Maybe you’ve been wanting to visit museums with your kids but not sure they would be welcome. Or, maybe your family is already one of those avid museum goers and you want to know how to get more out of the experience. The American History Museum recently hosted a program that focused on making museums accessible to kids shared tons of great tips on how to make a visit to any museum enjoyable, for even the smallest visitors. Here are the top ten ways you can make the experience a good one for your kids and yourself!
1. Plan on Mini-Visits. A day at the museum may sound nice, but the reality is kids can’t handle too much at once and the experience will be better if parents don’t expect them to. Younger children can realistically focus on an exhibit for about 20 to 25 minutes while older children may last up to an hour. But, to make the trip to the Mall worth your while, you can break your day into several mini-visits, seeing one exhibit then having a snack break or going outside to run on the Mall, then returning for another visit to a different exhibit.
With so many museums so close to one another on the Mall, you can even make mini-visits to multiple museums on one day to keep things interesting. Many museums also have play rooms or interactive carts where children can take play breaks. One playroom we particularly love is the Discovery Room at the Natural History Museum.
2. Focus on one theme and make it a scavenger hunt. Kids love having something to do and creating your own scavenger hunt is easy. Ask kids to find as many wheels as they can, or search for frogs, or look for pictures of children, or search for whatever may hold your child’s interest. If you have more than one child you can make the search a contest. If you have a little more time to put into planning you can visit the museum’s website and choose specific objects for children to find then either make a list or print out pictures of the objects.
3. Take some pictures! If you do a scavenger hunt, allow children to photograph objects you are looking for. You could also ask children to ask you to photograph objects that particularly pique your child’s interest with the intent of looking them up when you get home to learn more.
You could also photograph your child with her favorite objects so she can share her experience with other family members when she gets home. Along the same lines, if your child likes to draw you could also take along some paper and colored pencils or crayons and allow your child to sketch what she sees.
4. Ask questions. Open-ended questions that have no right or wrong answer can really get kids thinking about what they are seeing and will get them engaged with the exhibits. Examples are “where do you think people traveled to on that train?” or “what do you think the person in the picture did for fun?”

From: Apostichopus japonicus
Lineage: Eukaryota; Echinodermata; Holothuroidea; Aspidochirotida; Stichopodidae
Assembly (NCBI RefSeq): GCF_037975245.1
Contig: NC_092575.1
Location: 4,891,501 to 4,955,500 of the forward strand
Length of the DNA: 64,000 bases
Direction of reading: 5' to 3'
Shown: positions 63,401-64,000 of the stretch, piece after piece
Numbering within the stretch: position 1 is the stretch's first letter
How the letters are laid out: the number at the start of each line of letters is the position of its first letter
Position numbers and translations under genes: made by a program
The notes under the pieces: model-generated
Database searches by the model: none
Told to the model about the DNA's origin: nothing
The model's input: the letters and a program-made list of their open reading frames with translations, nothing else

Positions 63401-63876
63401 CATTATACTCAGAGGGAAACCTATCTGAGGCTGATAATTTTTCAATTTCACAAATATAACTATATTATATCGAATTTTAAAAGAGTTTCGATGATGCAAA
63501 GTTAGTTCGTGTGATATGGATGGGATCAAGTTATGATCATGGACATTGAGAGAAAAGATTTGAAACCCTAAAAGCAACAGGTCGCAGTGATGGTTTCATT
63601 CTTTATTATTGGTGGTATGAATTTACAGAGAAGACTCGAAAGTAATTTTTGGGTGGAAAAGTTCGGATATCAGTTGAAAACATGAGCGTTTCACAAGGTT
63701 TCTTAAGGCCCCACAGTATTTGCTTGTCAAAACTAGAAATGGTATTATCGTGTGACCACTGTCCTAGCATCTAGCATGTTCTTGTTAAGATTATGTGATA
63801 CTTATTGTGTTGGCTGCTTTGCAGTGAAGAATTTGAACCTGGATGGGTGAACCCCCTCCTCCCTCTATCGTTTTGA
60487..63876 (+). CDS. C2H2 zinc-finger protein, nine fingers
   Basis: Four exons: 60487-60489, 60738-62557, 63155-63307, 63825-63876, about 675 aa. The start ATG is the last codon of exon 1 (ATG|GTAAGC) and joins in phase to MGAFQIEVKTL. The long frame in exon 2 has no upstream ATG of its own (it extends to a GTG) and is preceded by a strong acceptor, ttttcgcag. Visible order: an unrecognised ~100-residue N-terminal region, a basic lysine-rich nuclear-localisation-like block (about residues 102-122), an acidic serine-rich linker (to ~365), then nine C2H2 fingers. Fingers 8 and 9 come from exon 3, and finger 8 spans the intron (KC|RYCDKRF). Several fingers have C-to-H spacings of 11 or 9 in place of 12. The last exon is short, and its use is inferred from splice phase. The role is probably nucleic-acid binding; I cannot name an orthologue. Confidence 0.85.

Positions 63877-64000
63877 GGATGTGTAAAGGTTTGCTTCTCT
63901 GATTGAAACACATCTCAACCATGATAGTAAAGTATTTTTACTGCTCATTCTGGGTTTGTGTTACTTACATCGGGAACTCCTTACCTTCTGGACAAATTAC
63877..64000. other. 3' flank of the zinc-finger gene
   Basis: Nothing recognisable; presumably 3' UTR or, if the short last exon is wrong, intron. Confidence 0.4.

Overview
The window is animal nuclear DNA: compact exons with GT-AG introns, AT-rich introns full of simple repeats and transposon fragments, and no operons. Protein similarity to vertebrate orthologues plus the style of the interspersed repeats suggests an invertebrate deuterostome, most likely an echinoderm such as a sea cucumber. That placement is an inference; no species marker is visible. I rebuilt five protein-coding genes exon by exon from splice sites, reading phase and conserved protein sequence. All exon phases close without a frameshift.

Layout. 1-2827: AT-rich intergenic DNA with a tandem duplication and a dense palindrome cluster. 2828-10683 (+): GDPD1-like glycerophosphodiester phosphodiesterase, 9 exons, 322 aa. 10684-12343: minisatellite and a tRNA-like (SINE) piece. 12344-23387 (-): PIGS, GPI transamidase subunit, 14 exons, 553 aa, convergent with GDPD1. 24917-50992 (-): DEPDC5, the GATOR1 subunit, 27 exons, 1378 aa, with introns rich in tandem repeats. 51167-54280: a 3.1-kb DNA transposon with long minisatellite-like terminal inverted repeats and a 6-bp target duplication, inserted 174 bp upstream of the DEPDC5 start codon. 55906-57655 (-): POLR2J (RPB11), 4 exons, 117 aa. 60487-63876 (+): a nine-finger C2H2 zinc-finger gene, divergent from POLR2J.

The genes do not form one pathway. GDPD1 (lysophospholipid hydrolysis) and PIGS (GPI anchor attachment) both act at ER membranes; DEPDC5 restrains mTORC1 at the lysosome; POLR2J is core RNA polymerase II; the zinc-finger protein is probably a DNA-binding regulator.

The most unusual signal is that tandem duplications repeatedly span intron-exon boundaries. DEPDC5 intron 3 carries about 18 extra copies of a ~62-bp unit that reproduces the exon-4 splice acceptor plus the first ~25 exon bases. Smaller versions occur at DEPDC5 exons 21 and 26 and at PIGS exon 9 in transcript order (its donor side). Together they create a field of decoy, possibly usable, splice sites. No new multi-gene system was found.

5. Take along something from home. Going to the American History Museum to see the transportation exhibit? Take your own toy train. Going to the see the dinosaurs at the Natural History Museum? Take your own toy dinosaur. This can help kids make the connection between what they are seeing and what they already enjoy playing with at home.
6. Read a story. It’s not unusual to see school groups at a museum sitting in front of an exhibit reading a book. There’s no reason you can’t do the same with your child. Taking along a storybook to the museum and reading it in front of a real-life object connected to the book can be magical for a child.
So, the next time you visit the Air & Space Museum take along a book about any type of flying machine and read it front of the real thing. The possibilities here are endless!
7. Link what you see to your play at home. After an afternoon of looking at portraits in the Portrait Gallery go home and dress up like some of the people whose portraits you saw and act out what you imagine a day in their life was like. Or, dress up like a train engineer and pretend you work on one of the trains you saw at the American History Museum.
Pull out the toy dinosaurs, the art supplies, the cars – whatever you have on hand that relates in some way to your museum visit works to reinforce what you saw and helps cement the connection between museum objects and your child’s life.
8. Get kids to pay attention by asking questions. This could be anything that makes them concentrate and interested in what they are seeing. How many puppets are in this case? How many green objects can you find? Do you see two pairs of shoes or three? Just about anything that gets them thinking about what they are seeing works.
9. Make a connection at home. Ask Grandma if she remembers using an object you saw at the museum like an old fashioned telephone, watch a movie about something you saw such as about life in ancient Egypt or traveling to another planet. The activity could even be as simple as mailing a letter if you visit the National Postal Museum or watching an episode of the Muppets if you just saw a Muppet on display. These are additional opportunities to connect objects on display to your child’s life and make them real.
10. Look for the gems. What the gems are in any museum will depend upon the particular interests of the child. Will it be seeing jewels that belonged to a real princess? Sitting on a trolley car? Observing paleontologists at work examining fossils? Walking through a live butterfly garden? Seeing how big a space shuttle really is? With just a little planning you can tailor the exhibit to your child to make the experience a good one they will want to repeat again and again.